Dog lovers need to understand their dogs’ swimming abilities and provide them with the necessary safety precautions when in the water. Life jackets, pool ramps, and other safety devices can help keep your pup safe while they enjoy a day in the pool or lake.
9. Only Sick Dogs Eat Grass
Dogs eating grass is a natural behavior that a variety of reasons can cause, and it may be due to an upset stomach, boredom, or even an attempt to supplement their diet with nutrients they lack. Eating grass may help ease sickness, but it should not be relied upon as a cure-all for any ailment.
It is important to remember that certain types of human food, such as chocolate, grapes, raisins, onions, and garlic, are bad for dogs and should never be given to them. Human nutrition in moderation is adequate for dogs but should not make up more than 10% of a dog’s diet. Home-cooked meals can also be deficient in nutrients critical for a dog’s health, so it is essential to consult your veterinarian before making any changes to your pet’s diet.
10. A Well-Trained Dog Will Never Bite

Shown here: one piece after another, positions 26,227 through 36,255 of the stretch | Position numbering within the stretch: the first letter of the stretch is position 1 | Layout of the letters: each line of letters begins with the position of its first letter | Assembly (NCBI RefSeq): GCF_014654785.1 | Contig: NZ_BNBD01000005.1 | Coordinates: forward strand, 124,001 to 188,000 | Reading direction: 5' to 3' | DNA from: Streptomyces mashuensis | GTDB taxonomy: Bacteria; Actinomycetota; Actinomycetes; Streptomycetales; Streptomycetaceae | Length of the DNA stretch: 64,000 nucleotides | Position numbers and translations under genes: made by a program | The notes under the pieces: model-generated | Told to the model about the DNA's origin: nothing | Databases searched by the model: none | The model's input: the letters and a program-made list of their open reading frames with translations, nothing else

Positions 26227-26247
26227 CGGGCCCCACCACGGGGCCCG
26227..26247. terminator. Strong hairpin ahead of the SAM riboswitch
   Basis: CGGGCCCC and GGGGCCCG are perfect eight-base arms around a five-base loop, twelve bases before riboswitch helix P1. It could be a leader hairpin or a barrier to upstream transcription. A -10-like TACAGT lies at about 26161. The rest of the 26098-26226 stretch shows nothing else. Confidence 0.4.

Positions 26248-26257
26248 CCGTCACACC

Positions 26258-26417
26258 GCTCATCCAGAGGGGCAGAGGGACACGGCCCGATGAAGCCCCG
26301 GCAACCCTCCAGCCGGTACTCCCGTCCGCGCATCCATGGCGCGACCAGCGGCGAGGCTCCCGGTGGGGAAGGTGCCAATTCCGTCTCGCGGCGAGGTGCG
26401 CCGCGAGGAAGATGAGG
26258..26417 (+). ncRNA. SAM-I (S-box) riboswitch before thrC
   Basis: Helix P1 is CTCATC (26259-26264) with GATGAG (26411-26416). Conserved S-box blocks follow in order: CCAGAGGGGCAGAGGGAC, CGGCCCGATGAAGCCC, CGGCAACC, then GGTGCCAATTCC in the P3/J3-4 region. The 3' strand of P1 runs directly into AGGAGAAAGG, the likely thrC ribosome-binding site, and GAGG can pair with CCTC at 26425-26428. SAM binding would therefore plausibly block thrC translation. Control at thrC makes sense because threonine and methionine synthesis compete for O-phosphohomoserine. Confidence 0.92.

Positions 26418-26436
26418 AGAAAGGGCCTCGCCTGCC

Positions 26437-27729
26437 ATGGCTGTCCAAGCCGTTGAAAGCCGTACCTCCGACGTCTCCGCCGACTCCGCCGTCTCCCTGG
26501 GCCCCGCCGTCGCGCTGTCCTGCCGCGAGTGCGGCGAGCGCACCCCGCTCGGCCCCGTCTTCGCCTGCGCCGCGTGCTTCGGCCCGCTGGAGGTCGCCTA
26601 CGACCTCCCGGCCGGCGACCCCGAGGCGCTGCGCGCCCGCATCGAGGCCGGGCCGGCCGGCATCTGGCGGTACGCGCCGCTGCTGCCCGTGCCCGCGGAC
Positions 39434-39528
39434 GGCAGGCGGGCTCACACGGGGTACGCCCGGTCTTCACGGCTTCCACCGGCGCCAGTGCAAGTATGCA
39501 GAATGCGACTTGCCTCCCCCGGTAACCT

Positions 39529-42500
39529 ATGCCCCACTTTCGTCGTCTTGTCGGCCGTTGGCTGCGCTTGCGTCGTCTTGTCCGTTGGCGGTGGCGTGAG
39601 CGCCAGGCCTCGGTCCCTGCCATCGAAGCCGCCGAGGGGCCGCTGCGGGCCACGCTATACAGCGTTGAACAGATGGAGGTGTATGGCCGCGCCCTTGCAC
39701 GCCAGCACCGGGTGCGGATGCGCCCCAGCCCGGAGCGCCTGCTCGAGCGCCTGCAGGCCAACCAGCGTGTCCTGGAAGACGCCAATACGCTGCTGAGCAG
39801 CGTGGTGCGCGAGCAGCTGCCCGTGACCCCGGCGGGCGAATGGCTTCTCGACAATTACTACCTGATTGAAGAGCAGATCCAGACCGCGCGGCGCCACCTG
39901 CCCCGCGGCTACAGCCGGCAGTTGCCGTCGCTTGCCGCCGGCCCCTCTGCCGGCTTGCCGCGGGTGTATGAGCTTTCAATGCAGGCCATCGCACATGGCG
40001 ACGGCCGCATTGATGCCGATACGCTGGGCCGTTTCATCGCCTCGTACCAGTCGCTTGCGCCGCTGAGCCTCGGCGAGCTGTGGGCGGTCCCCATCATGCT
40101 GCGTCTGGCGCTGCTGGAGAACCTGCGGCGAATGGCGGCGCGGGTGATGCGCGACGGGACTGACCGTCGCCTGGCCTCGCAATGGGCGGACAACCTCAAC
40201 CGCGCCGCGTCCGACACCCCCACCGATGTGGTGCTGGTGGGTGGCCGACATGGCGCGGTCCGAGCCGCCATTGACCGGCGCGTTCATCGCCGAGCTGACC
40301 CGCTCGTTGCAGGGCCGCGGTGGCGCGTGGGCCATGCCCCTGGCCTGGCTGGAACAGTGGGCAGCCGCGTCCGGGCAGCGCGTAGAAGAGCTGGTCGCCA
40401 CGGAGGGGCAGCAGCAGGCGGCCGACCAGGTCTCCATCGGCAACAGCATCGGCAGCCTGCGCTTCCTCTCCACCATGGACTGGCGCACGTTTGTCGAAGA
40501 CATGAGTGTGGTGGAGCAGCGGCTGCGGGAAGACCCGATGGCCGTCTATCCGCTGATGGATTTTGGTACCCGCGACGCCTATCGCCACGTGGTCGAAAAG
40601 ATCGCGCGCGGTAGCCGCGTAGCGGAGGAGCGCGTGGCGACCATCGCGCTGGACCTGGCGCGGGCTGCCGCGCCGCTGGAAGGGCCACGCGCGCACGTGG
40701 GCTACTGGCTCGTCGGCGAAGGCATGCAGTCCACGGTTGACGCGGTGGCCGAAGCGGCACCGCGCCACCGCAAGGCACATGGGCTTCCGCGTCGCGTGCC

A well-trained dog is less likely to attack than an untrained one, but it is impossible to guarantee that a dog will never bite. Dogs may bite for various reasons, such as fear, frustration, defense, or intimidation. Proper dog training and socialization can help reduce the risk of a dog biting by teaching them how to respond appropriately in different situations. This includes teaching them basic commands such as sit and stay and providing positive reinforcement when they obey orders.
It is important to remember that even if you train dogs properly, there is still a chance that the dog will bite. A dog’s mouth is not any cleaner than a human’s, and they explore the world with their mouths and noses, so you never know what they have been eating. While some pathogens can be passed on to humans in dog saliva, severe infections are rare. Therefore, it is essential to always be cautious around dogs and supervise children when interacting with them.
11. Because of Their Fur, Several Dog Breeds are Hypoallergenic
The idea that certain dog breeds are hypoallergenic because of their skin is a myth. All dogs produce allergens, but some may pay less than others. Dogs that don’t shed, like poodles, or smaller dogs that shed less, are less likely to have a large amount of allergen. The amount of allergens produced by a dog is not related to the breed of the dog.
Allergic reactions are caused by the proteins found in a dog’s saliva and dander, not its fur. Even without a coat, all dogs produce saliva and dander (tiny skin particles). So as much as people may believe that dogs with less hair have fewer allergens, that isn’t true!